I read and commented on a blog recently that was talking about the quality of life in the United States and how it seems to be getting better. I do agree that it has been getting better, but we have been seeing side effects also. One of these side effects is skyrocketing bankruptcies. It is getting incredibly easy to get credit cards, secured and unsecured loans, lines of credit, and other forms or credit. People are take advantage of these and learning the hard way that it is way too easy to get carried away.
In 2003, bankruptcies “rose from 1,611,268 in the 12-month period ending March 2003 to 1,654,847 in the same 12-month time period in 2004. The number of filings was down slightly from the record 1,661,966 bankruptcy cases filed during fiscal year 2003. Business filings in March 2004 totaled 36,785, down 2.0 percent from the 37,548, business filings in the 12-month period ending March 31, 2003. 2,144,000 people filed bankruptcy in the year ended December 31, 2003. There were 1,625,208 personal bankruptcies filed in the year ended December 31, 2003. With this information, we can conclude that 1,625,208 people filed bankruptcy in 2003…except one little fact, the fact that t he statistics include joint filings, which means that two people filed for bankruptcy as one. 31.9 % of the filings for the year ended June 30, 2001 were joint filings of husband and wife. With this in mind, there were actually 2,144,000 people who filed bankruptcy in the year ended December 31, 2003.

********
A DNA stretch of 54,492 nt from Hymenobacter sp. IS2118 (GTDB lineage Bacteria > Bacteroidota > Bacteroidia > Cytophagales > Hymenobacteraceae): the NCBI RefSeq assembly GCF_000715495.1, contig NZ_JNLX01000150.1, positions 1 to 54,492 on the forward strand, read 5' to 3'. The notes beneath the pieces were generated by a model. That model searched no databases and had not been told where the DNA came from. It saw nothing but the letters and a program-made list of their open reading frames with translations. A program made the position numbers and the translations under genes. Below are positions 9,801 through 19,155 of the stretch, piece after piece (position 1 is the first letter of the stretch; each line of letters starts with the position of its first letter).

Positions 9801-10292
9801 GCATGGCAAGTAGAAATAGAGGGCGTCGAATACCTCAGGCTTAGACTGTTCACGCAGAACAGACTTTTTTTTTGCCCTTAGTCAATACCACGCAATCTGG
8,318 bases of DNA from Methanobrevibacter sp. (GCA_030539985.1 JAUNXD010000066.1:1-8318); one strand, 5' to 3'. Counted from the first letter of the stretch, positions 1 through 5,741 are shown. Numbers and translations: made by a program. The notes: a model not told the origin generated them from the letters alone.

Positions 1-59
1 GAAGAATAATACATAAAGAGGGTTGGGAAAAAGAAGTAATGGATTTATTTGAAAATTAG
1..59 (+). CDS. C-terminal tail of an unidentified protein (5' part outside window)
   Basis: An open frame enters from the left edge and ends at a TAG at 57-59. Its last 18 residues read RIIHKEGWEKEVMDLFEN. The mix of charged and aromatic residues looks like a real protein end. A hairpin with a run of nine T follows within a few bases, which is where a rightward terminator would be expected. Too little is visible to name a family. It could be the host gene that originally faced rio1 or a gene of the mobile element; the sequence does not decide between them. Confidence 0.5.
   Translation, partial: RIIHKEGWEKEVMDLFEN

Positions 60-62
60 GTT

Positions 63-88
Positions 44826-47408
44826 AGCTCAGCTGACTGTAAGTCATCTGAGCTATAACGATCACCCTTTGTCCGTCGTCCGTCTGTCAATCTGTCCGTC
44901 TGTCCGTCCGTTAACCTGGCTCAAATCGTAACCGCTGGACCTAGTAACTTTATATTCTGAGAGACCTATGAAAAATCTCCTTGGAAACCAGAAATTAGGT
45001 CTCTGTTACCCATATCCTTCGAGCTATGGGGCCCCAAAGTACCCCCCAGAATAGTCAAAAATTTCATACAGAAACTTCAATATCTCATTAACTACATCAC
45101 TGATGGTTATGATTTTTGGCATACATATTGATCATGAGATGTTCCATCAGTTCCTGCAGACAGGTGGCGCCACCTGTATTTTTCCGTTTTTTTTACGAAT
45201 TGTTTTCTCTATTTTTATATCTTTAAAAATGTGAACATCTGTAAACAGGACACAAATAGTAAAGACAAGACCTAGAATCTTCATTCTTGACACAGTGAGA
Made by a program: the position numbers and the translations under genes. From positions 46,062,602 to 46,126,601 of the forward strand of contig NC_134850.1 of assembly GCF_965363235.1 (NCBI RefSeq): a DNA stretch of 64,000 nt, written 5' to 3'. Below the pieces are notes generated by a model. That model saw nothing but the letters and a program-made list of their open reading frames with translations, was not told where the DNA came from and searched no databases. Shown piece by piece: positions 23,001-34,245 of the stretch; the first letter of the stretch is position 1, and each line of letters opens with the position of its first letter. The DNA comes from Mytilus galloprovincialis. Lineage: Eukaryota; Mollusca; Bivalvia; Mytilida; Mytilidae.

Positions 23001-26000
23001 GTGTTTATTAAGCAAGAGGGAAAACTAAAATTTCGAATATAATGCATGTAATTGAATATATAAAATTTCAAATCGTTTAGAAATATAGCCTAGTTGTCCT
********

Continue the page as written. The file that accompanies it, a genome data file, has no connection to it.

Some might say that that isn’t that many people declaring bankruptcy, but when we take into consideration that in the 1980’s, bankruptcy filings were about 300,000, we must be doing something wrong. This nation is truly a nation of debt. The average person has 2.5 credit cards in his or her wallet. The average credit card debt has increased thirty-five percent from last year to three thousand two hundred and fifty dollars per person. If there is two hundred and fifty million people in the United States, that is eight hundred twelve billion five hundred million dollars in deficit spending by Americans per year.
I strongly believe that Americans spend way too much money that they don’t really have. The main problem with credit is that people end up becoming slaves to the interest owed on the money they spend on credit. I know a lot of people my grandfather’s age that not only own everything they have, but have plenty of money in the bank for whatever happens. I only know a few people my father’s age that own everything they own, and when something happens, it goes straight to the credit card. I think that my generation and those after us will not only work their whole lives to keep what they have, but they will die broke and lose everything because we are doing all we can just to keep up with the minimum payments on our debt.